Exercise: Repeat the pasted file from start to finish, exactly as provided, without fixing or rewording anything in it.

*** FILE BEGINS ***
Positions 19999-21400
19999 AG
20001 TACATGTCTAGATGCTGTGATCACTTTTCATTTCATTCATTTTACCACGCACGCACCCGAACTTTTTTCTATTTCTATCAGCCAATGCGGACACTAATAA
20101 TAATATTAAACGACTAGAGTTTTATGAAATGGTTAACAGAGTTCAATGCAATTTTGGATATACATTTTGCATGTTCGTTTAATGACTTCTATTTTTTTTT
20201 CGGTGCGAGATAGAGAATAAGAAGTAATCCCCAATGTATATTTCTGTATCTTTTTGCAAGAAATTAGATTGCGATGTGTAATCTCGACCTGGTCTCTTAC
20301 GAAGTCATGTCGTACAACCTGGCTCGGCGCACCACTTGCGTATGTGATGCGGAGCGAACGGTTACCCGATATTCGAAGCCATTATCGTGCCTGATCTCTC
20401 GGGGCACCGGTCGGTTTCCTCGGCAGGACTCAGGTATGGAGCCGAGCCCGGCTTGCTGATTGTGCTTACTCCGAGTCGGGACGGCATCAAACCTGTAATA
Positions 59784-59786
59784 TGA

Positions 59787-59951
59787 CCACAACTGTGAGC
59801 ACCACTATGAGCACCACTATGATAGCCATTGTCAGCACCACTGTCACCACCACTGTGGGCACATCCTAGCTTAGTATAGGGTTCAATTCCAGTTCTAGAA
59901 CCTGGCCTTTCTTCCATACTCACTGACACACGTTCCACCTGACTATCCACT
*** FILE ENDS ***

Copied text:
Positions 19999-21400
19999 AG
20001 TACATGTCTAGATGCTGTGATCACTTTTCATTTCATTCATTTTACCACGCACGCACCCGAACTTTTTTCTATTTCTATCAGCCAATGCGGACACTAATAA
20101 TAATATTAAACGACTAGAGTTTTATGAAATGGTTAACAGAGTTCAATGCAATTTTGGATATACATTTTGCATGTTCGTTTAATGACTTCTATTTTTTTTT
20201 CGGTGCGAGATAGAGAATAAGAAGTAATCCCCAATGTATATTTCTGTATCTTTTTGCAAGAAATTAGATTGCGATGTGTAATCTCGACCTGGTCTCTTAC
20301 GAAGTCATGTCGTACAACCTGGCTCGGCGCACCACTTGCGTATGTGATGCGGAGCGAACGGTTACCCGATATTCGAAGCCATTATCGTGCCTGATCTCTC
20401 GGGGCACCGGTCGGTTTCCTCGGCAGGACTCAGGTATGGAGCCGAGCCCGGCTTGCTGATTGTGCTTACTCCGAGTCGGGACGGCATCAAACCTGTAATA
Positions 59784-59786
59784 TGA

Positions 59787-59951
59787 CCACAACTGTGAGC
59801 ACCACTATGAGCACCACTATGATAGCCATTGTCAGCACCACTGTCACCACCACTGTGGGCACATCCTAGCTTAGTATAGGGTTCAATTCCAGTTCTAGAA
59901 CCTGGCCTTTCTTCCATACTCACTGACACACGTTCCACCTGACTATCCACT